American Cutaneous Leishmaniasis (ACL) is a zoonotic disease caused by protozoan parasites of the genus Leishmania. It is transmitted to humans by the bite of female sand flies from the genus Lutzomyia in the New World. The ACL in Brazil is common in many areas and has been reported in all states of Brazil. In the northern region of Brazil, there are seven species of Leishmania that are etiologic agents of the disease: Leishmania (Viannia) braziliensis, L. (V.) guyanensis, L. (V.) shawi, L. (V.) lainsoni, L. (V.) naiffi, L. (V.) lindenbergi and L. (Leishmania) amazonensis (Silveira et al. 2002Silveira, F.T.; Ishikawa, E.A.; De Souza, A.A.; Lainson, R. 2002. An outbreak of cutaneous leishmaniasis among soldiers in Belém, Pará State, Brazil, caused by Leishmania (Viannia) lindenbergi n.sp. A new leishmanial parasite of man in the Amazon region. Parasite, 9: 43-50.; Lainson and Shaw 2005Lainson, R.; Shaw, J.J. 2005. Leishmaniasis in the New World. In: Collier, L.; Balows, A.; Sussman, M. (Ed.). Topley & Wilson's Microbiology and Microbial Infections. Parasitology, 5: 313-349.). Disease severity ranges from a benign cutaneous form with spontaneous healing, to severe forms that are sometimes deforming, such as mucocutaneous leishmaniasis (Dorval et al. 2006Dorval, M.E.M.C.; Oshiro, E.T.; Cupollilo, E.; Castro, A.C.C.; Alves, T.P. 2006. Ocorrência de leishmaniose tegumentar americana no Estado do Mato Grosso do Sul associada à infecção por Leishmania (Leishmania) amazonensis. Revista da Sociedade Brasileira de Medicina Tropical, 39: 43-46.).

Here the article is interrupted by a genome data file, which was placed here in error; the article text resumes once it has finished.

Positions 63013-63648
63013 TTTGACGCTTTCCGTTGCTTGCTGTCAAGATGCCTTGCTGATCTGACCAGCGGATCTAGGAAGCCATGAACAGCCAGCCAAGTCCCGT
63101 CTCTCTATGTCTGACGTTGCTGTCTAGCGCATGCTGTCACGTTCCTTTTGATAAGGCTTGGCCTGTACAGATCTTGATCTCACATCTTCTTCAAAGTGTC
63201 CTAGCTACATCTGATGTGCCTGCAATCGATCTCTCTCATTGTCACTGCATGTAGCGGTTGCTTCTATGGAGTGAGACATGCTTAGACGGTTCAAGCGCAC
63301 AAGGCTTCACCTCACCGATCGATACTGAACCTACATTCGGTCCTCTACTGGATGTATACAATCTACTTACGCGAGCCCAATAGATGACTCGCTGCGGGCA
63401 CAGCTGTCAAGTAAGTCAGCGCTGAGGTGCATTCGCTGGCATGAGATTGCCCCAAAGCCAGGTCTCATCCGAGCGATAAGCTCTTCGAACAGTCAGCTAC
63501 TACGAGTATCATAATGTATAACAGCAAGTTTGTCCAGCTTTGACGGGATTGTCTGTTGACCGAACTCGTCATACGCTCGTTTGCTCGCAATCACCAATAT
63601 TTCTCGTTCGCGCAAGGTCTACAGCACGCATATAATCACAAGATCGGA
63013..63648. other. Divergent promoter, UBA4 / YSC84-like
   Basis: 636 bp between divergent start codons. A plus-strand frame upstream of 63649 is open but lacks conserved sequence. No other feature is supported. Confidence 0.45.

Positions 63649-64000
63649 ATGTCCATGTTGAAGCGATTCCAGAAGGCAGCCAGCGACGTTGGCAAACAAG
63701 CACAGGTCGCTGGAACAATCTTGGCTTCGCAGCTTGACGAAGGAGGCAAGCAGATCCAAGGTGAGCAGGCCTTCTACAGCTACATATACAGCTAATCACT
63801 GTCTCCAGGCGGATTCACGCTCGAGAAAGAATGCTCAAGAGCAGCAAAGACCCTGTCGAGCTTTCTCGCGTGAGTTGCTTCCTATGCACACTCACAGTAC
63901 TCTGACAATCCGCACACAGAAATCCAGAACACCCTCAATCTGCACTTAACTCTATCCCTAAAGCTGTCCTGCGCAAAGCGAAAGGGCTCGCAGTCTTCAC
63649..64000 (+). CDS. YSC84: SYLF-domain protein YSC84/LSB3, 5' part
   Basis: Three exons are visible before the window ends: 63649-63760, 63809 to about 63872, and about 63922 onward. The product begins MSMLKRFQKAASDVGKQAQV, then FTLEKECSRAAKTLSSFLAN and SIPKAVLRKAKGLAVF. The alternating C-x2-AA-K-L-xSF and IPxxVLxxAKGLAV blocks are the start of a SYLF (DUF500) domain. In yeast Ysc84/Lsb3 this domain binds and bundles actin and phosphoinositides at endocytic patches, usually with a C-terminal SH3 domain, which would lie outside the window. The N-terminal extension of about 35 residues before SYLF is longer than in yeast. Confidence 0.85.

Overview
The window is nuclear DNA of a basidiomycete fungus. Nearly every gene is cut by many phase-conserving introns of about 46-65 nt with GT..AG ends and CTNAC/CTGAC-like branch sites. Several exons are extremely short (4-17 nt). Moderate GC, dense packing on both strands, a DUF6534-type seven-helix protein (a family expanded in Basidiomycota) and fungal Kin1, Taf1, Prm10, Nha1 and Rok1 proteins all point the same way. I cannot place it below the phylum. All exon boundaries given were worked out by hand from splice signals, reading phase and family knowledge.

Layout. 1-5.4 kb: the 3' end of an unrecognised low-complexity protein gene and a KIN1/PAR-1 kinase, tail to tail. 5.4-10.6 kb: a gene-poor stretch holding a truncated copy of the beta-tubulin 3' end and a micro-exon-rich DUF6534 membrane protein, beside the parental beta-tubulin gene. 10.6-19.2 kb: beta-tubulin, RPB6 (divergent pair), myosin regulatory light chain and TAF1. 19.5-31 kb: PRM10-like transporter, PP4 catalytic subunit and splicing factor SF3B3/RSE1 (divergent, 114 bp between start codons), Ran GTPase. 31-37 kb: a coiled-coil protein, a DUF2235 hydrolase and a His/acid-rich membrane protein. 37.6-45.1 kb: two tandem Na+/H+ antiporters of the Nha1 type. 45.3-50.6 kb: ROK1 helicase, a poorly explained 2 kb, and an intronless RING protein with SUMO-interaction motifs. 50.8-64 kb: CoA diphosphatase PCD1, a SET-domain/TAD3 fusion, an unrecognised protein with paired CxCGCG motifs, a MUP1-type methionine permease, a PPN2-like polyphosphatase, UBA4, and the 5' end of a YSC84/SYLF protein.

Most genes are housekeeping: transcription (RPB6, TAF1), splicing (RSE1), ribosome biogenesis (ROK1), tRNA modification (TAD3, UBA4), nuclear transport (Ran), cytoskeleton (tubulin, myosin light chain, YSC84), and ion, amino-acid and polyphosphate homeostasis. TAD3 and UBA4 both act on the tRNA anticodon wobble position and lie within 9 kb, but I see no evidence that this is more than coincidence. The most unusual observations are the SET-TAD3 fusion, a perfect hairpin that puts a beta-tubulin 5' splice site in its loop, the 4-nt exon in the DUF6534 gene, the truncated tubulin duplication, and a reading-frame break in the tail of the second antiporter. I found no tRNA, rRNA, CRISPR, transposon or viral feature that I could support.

There are only a few case reports of CL related to L. (V.) naiffi. It has a low degree of pathogenicity in humans, being associated only to the cutaneous form, which can have spontaneous cure in some cases (Naiff et al. 1991Naiff, R.D.; Freitas, R.A.; Naiff, M.F.; Arias, J.R.; Barrett, T.V.; Momen, H.; Grimaldi Júnior, G. 1991. Epidemiological and nosological aspects of Leishmania naiffi Lainson & Shaw, 1989. Memórias do Instituto Oswaldo Cruz, 86: 317-21.; Campos et al. 2008Campos, M.B.; De Castro Gomes, C.M.; De Souza, A.A.; Lainson, R.; Corbett, C.E.; Silveira, F.T. 2008. In vitro infectivity of species of Leishmania (Viannia) responsible for American cutaneous leishmaniasis. Parasitology Research, 103:771-776.).